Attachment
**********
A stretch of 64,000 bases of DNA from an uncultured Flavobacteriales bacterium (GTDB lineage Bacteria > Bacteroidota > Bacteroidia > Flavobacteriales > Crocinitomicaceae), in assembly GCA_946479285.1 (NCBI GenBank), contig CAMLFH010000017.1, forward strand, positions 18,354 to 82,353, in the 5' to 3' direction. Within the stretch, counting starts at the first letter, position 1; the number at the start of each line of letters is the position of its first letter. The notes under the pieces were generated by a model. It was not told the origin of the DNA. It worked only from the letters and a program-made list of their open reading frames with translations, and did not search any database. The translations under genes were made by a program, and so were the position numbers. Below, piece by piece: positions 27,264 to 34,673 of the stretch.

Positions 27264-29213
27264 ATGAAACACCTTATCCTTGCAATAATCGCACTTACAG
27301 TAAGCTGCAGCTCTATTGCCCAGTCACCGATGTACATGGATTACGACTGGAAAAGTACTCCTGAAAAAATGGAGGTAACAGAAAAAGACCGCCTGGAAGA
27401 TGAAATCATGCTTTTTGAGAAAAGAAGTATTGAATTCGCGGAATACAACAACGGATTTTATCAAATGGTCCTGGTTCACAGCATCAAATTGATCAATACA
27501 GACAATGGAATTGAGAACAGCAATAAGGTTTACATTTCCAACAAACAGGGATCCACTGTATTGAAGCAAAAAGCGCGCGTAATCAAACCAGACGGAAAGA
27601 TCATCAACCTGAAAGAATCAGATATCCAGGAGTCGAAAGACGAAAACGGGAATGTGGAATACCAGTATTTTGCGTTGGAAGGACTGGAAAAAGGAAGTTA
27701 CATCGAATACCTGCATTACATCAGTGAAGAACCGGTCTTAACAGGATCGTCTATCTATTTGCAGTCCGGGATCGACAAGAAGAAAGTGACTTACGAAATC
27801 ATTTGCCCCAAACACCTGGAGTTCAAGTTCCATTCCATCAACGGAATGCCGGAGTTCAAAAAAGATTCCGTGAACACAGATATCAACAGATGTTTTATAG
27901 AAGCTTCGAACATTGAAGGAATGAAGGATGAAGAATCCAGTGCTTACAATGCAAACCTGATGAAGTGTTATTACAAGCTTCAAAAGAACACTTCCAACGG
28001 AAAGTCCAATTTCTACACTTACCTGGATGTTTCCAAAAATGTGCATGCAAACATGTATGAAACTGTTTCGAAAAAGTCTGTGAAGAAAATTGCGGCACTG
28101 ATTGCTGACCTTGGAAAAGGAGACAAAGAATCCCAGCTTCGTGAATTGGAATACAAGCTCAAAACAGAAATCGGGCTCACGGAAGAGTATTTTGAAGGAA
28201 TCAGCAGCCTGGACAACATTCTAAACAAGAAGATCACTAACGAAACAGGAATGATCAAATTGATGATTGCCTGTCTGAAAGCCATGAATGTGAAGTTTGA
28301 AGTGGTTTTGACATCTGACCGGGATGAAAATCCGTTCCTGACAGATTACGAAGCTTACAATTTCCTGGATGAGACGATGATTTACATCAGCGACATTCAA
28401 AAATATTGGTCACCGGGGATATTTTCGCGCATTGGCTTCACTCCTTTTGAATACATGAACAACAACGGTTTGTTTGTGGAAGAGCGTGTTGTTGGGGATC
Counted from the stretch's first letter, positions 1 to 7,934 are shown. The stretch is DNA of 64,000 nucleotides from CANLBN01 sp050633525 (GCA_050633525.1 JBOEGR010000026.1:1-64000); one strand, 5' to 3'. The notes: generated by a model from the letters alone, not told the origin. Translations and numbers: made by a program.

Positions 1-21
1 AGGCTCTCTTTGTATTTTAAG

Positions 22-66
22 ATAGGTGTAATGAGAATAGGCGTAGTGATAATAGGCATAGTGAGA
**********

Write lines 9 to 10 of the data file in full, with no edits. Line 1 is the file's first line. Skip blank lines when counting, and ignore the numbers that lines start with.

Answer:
27801 ATTTGCCCCAAACACCTGGAGTTCAAGTTCCATTCCATCAACGGAATGCCGGAGTTCAAAAAAGATTCCGTGAACACAGATATCAACAGATGTTTTATAG
27901 AAGCTTCGAACATTGAAGGAATGAAGGATGAAGAATCCAGTGCTTACAATGCAAACCTGATGAAGTGTTATTACAAGCTTCAAAAGAACACTTCCAACGG